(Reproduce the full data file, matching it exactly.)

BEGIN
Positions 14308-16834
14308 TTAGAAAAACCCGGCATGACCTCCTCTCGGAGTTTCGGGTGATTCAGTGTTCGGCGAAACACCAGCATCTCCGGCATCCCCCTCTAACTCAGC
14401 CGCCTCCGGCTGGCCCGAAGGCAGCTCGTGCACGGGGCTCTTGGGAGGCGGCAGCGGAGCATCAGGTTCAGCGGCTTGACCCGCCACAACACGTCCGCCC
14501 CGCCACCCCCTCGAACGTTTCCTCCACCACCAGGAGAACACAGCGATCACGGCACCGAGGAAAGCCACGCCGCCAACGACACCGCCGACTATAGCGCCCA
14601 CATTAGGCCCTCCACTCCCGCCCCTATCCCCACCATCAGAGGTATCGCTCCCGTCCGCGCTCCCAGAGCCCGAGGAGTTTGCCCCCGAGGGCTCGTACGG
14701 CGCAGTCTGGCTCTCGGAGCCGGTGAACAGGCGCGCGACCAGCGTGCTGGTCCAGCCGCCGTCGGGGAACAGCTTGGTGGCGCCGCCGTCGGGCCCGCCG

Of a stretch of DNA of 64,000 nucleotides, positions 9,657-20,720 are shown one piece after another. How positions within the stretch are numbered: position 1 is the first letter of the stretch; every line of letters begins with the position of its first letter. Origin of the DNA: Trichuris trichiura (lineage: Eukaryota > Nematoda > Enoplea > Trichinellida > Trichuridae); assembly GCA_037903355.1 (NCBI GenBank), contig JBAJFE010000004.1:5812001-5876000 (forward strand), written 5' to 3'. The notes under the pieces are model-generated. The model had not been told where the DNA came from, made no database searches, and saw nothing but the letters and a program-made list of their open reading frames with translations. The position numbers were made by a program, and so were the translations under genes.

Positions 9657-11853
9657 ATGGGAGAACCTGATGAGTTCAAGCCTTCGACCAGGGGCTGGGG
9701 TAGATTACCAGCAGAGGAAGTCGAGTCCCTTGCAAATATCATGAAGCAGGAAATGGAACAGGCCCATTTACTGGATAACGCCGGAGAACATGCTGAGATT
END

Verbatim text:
Positions 14308-16834
14308 TTAGAAAAACCCGGCATGACCTCCTCTCGGAGTTTCGGGTGATTCAGTGTTCGGCGAAACACCAGCATCTCCGGCATCCCCCTCTAACTCAGC
14401 CGCCTCCGGCTGGCCCGAAGGCAGCTCGTGCACGGGGCTCTTGGGAGGCGGCAGCGGAGCATCAGGTTCAGCGGCTTGACCCGCCACAACACGTCCGCCC
14501 CGCCACCCCCTCGAACGTTTCCTCCACCACCAGGAGAACACAGCGATCACGGCACCGAGGAAAGCCACGCCGCCAACGACACCGCCGACTATAGCGCCCA
14601 CATTAGGCCCTCCACTCCCGCCCCTATCCCCACCATCAGAGGTATCGCTCCCGTCCGCGCTCCCAGAGCCCGAGGAGTTTGCCCCCGAGGGCTCGTACGG
14701 CGCAGTCTGGCTCTCGGAGCCGGTGAACAGGCGCGCGACCAGCGTGCTGGTCCAGCCGCCGTCGGGGAACAGCTTGGTGGCGCCGCCGTCGGGCCCGCCG

Of a stretch of DNA of 64,000 nucleotides, positions 9,657-20,720 are shown one piece after another. How positions within the stretch are numbered: position 1 is the first letter of the stretch; every line of letters begins with the position of its first letter. Origin of the DNA: Trichuris trichiura (lineage: Eukaryota > Nematoda > Enoplea > Trichinellida > Trichuridae); assembly GCA_037903355.1 (NCBI GenBank), contig JBAJFE010000004.1:5812001-5876000 (forward strand), written 5' to 3'. The notes under the pieces are model-generated. The model had not been told where the DNA came from, made no database searches, and saw nothing but the letters and a program-made list of their open reading frames with translations. The position numbers were made by a program, and so were the translations under genes.

Positions 9657-11853
9657 ATGGGAGAACCTGATGAGTTCAAGCCTTCGACCAGGGGCTGGGG
9701 TAGATTACCAGCAGAGGAAGTCGAGTCCCTTGCAAATATCATGAAGCAGGAAATGGAACAGGCCCATTTACTGGATAACGCCGGAGAACATGCTGAGATT